As the mastermind behind the aforementioned Smala nights at Opium, Manfredas has hosted performances by the likes of French icon Ivan Smagghe, the cult favorite outfit Paranoid London and Hivern Discs affiliate Marc Piñol. He also maintains a Smala podcast and releases his own tunes on Smagghe’s Les Disques De La Mort outpost.


Brokenchord has had his toe in international waters since he helmed a contribution to TKOL RMX 1234567, the compilation of remixes from Radiohead’s album The King of Limbs. His name appeared on the record alongside big-time contemporaries like Blawan, Mark Pritchard, Lone, Pearson Sound, Caribou, Four Tet, Shed, Jamie xx, SBTRKT, Objekt and Modeselektor, among others. His music, which often sounds like beats that stomp through fog or molasses toward an eternity of introspection, has also appeared on Bristol label Black Acre.

Gardens of God

Mindaugas Lapinskis’ Gardens of God moniker has reached international audiences thanks to its exposure from BOSO, the label Ten Walls founded with Needwant and Sean Brosnan, and Maceo Plex’s Ellum Audio imprint. As the associations might suggest, Gardens of God (pictured in the cover photo above) has an ear for flat-footed house tinged with melancholy and saturated with seductive pop sensibility. He has also released records under the name Bradka.

Downtown Party Network

The Downtown Party Network project was founded by Lapinskis and Algirdas Miescionaitis (aka Saulty), but judging from the outfit’s Facebook, Saulty seems to be operating the project on his own these days. In what appears to be a common thread among many Lithuanian musicians, DPN’s vibe contains generous doses of sultriness and moodiness, but its lounge-y tendencies are often offset by funky walking basslines and touches of disco. In addition to releases on Dirt Crew and Futureboogie, the Party Network has contributed to the Best Kept Secret label.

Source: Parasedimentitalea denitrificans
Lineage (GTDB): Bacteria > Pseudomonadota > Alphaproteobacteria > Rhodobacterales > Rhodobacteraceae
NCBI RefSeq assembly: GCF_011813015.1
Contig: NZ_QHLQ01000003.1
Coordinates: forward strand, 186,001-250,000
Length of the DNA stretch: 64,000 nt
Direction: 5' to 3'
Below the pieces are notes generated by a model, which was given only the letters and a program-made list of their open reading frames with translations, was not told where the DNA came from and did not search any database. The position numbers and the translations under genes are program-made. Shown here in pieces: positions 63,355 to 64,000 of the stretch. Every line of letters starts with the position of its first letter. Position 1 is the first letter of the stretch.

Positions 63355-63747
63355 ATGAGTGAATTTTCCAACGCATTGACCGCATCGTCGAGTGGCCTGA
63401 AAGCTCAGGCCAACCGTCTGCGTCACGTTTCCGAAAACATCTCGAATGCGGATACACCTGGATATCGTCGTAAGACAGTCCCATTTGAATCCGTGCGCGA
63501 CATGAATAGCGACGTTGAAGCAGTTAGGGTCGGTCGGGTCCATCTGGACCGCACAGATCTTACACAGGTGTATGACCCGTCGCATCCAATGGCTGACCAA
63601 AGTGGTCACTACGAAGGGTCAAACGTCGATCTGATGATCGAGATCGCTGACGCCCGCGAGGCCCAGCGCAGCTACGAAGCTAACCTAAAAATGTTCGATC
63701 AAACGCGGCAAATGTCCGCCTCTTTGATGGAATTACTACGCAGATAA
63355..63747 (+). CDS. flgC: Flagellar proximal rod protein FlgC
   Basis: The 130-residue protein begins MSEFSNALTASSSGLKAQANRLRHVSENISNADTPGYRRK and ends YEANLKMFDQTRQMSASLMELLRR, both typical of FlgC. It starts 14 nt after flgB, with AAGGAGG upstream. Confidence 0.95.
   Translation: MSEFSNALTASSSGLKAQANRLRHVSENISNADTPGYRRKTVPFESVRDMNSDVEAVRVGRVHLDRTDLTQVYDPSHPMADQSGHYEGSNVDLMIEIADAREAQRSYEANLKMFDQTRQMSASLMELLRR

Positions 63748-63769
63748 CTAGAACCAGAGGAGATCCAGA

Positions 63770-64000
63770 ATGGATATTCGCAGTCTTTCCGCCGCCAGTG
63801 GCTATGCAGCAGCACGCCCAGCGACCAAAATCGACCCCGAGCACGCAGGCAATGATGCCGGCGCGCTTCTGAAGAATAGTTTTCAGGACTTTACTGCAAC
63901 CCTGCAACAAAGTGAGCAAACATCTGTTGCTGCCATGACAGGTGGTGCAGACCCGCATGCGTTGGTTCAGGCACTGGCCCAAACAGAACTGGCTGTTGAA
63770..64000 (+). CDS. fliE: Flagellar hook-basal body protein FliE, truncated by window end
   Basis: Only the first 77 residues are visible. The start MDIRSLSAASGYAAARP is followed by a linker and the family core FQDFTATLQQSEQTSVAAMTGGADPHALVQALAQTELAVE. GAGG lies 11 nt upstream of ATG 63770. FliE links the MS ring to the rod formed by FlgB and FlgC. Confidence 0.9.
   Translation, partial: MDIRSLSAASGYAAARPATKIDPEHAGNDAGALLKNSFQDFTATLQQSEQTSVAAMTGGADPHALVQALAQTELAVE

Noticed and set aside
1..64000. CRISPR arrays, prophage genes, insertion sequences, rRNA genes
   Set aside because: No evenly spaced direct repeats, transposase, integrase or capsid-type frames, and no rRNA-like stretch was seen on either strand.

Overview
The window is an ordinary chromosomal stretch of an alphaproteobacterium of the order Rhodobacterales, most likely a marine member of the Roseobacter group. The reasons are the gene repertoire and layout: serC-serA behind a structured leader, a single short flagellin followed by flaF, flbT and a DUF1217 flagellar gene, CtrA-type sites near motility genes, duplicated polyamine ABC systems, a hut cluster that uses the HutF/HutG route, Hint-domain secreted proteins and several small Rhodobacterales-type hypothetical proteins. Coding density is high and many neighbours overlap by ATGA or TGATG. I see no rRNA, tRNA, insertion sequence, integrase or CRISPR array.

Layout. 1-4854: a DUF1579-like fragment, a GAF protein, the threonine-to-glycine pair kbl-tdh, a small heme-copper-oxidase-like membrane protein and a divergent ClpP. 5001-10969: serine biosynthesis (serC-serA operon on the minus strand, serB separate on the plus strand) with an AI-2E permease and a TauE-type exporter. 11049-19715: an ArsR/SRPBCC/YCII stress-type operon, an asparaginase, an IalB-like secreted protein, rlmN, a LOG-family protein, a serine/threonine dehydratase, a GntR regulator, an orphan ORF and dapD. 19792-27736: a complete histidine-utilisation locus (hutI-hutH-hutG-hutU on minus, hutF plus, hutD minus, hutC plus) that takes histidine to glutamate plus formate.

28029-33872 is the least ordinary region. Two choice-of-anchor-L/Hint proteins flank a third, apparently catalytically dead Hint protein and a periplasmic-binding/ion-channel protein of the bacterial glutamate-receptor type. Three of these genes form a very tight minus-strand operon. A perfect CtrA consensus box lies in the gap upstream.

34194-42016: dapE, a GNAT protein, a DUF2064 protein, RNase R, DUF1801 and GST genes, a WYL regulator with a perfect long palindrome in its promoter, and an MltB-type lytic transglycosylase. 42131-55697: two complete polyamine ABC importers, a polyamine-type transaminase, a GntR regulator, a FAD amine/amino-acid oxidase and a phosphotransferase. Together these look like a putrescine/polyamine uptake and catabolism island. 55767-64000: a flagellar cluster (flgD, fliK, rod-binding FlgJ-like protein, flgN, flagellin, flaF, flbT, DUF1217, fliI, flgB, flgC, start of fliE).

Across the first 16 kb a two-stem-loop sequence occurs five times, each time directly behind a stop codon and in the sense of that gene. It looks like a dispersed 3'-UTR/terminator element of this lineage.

Secret Thirteen

The self-described “interdisciplinary internet journal” Secret Thirteen was one of the only Lithuanian contributions to electronic music I knew of before researching for this piece. Founder Justinas Mikulskis’s platform has (IMHO) one of the absolute best and most compelling mix series currently running, with far-out contributions from Gábor Lázár and seriously obscure experimental musicians, many of whom are Eastern European, as well as a series of interviews. Some of the representatives from the site will perform at Supynes this year.


Partyzanai founders Gvidas B. and Mantas T. have been involved in the Lithuanian rave scene since the ’90s, when they started DJing and Kaunas. After stints in the US and the UK, both moved to Vilnius in 2004 and continued where they had left off. Mantas started a residency at what the nightclub Gravity, and in 2004 he and Gvidas launched a non-profit net label under the Partyzanai banner. The label is devoted to exposing Baltic artists, and you can peruse their list of local talents here. Mantas now co-runs the label from Cologne, and plans to offer vinyl releases.


Aleksander Martinkevic christened his Redscale label a few years ago. Since then, he’s released a stream of solid dub techno records there and on his CD imprint Greyscale, as well as on other outposts like Knowone and Echocord.